Back To Top


Drawing the line between pain relief and opioid dependency

When prescribed and managed by a doctor, opioid painkillers — including codeine, oxycodone (OxyContin), hydrocodone (Vicodin), morphine, methadone, and Percocet (a mix of oxycodone and acetaminophen) — can provide relief for people dealing with acute or chronic pain. Too often, though, their use gets out of control. Across the country, about 4.3 million people have misused opioid painkillers in the last month. If taking painkillers has become ingrained into your daily routine — even after the pain subsides — and is causing problems in your life, it may be time to address a dependency. Seek out help.

Recovery is possible. 

Naloxone can stop an overdose. With it, you can save a life.

If you or someone you know is using opioids, you should carry naloxone, a medication that can safely reverse the toxic effects of an overdose. Learn more.

Hear stories that you can relate to.

Stacia Murphy shares her story overcoming alcohol abuse

Faces & Voices of Recovery

A better life after substance use treatment

Make the Connection

Meagan's story of overcoming drug addiction

Healthy Canadians

View All Videos

Risk factors

Opioid painkillers have a chemical makeup similar to heroin, which is why dependency can form over time. People who receive long-term opioid therapy for noncancer pain in a primary care setting are at especially high risk; up to 25 percent of these patients may struggle with addiction. According to the Centers for Disease Control and Prevention, the following risk factors can make people more vulnerable to problems with prescription painkillers:

  • Overlap of prescriptions through multiple doctors and pharmacies
  • High daily dosages
  • Mental illness or addictive personality
  • History of substance abuse

In some states, these risks are intensified by economic hardship, the overprescription of opioid painkillers, and the weak regulation of these drugs, allowing users to more easily obtain them.

Signs and symptoms

A physical dependency on opioid painkillers can form quickly because the body gets used to the dulled sense the drugs create; also, after finishing a prescription or reducing use, some patients may begin to experience symptoms of withdrawal. Without these drugs, pain can seem just as bad as it was before starting a prescription — or may feel even worse.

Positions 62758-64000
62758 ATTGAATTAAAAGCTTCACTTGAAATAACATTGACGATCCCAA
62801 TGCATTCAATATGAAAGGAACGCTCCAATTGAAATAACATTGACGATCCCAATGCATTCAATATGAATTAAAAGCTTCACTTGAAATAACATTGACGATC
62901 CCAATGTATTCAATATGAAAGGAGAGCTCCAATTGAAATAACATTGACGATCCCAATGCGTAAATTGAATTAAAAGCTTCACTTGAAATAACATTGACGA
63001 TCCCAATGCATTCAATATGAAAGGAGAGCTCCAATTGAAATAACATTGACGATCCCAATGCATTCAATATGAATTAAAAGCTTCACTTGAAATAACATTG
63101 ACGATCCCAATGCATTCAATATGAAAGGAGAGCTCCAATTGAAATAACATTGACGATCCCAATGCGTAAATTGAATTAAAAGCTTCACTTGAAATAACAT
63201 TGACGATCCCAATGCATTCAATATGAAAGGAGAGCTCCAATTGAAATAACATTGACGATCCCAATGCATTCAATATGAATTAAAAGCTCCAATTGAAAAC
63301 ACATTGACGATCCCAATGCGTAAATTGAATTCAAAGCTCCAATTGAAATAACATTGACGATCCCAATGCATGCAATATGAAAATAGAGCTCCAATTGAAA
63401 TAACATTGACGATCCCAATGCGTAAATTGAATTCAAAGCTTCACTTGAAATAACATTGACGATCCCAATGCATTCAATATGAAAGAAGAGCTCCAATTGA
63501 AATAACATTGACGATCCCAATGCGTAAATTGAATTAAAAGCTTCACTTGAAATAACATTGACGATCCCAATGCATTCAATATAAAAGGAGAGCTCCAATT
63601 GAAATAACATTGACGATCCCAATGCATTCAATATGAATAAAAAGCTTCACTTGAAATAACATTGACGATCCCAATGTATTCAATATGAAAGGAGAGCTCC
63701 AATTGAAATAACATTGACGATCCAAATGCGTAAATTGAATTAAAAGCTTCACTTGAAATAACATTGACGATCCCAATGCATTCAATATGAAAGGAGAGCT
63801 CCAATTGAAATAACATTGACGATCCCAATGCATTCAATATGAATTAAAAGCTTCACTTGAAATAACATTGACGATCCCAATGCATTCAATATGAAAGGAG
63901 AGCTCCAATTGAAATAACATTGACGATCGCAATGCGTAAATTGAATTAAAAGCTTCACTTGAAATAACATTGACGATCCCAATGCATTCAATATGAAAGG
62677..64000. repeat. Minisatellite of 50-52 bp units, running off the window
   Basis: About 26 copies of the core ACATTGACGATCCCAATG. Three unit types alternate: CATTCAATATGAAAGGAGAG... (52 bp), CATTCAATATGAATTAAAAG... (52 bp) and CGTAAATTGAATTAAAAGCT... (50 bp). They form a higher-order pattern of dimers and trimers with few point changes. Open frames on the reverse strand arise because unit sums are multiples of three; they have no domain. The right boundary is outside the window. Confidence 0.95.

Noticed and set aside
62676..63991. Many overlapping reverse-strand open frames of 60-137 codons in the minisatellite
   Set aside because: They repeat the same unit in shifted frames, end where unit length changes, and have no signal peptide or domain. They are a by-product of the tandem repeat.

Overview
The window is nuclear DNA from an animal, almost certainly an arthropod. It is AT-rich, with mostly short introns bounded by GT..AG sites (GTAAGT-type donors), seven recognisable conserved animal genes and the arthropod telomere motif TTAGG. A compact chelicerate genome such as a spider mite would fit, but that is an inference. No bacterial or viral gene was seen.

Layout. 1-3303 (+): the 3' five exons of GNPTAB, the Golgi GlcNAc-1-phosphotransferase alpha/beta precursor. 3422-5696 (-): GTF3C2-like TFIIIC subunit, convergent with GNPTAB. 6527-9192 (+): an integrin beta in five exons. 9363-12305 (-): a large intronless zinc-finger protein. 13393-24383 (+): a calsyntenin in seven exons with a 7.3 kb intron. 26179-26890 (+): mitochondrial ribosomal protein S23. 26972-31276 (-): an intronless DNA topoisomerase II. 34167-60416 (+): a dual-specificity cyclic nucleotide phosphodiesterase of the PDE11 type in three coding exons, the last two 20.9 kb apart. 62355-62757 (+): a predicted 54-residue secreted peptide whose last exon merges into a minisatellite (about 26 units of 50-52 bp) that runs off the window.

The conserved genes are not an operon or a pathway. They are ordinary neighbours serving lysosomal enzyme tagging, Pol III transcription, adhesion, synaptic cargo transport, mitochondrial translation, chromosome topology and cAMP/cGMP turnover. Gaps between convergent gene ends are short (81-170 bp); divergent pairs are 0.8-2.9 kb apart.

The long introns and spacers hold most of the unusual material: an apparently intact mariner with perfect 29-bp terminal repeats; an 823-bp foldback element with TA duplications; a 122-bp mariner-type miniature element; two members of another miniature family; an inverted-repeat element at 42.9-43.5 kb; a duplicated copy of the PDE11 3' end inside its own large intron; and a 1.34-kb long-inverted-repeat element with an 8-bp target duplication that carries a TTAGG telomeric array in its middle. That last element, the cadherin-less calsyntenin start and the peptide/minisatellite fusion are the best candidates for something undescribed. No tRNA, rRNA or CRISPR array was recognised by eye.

Patients may experience agitation, anxiety, cramping, muscle aches, nausea, and vomiting. These symptoms should be treated under a doctor’s care, but some patients instead self-medicate by continuing — and increasing — their use of opioids, even after their original prescriptions have run out.

If you notice any of the following behavioral changes in yourself or a loved one while taking prescription opioid painkillers, consider reaching out for support:

  • Taking pills in greater amounts or more frequently than prescribed
  • Increasing the daily dosage of a prescription and finishing it early
  • Using another person’s prescription drugs
  • Mixing pain pills with other substances like alcohol, illegal drugs, or other pharmaceuticals, whether prescribed or available over the counter
  • “Doctor shopping” visiting multiple doctors and pharmacies — to obtain multiple prescriptions

If you’re worried about someone you know, you can learn about how to encourage a heroin user to seek treatment. Remember that recovery is a process, but heroin treatment has been effective for many people. 


Talk to your physician or physician anesthesiologist and consider all your options when treating pain. Non-opiate options may be as effective as prescription painkillers in relieving the pain — and may also reduce side effects and remove the risk of chemical dependency that is associated with opioid painkillers. These options include:

There are also non-opioid alternatives for anesthesia. If you’re planning on getting surgery, you can talk to a physician anesthesiologist about your options.

When dealing with opioid addictions, some doctors will suggest medication-assisted treatment, which can help alleviate the severe symptoms of withdrawal. Other approaches include various forms of detox and rehabilitation, such as counseling and behavioral therapies. Therapy isn’t one-size-fits-all; you may have to try different types to find the one that works for you. Refer to our general drug treatment page to see a full list of therapy types and descriptions.

Remember: Your doctor prescribed an opioid painkiller to you (and only you) for a specific reason. Never sell or share your pills, and store your medicine in a safe place, out of the reach of others. If you don’t finish the entire prescription, find a community drug take-back program or consult your doctor or pharmacy about safely disposing of any unused pain pills.

Find Support near You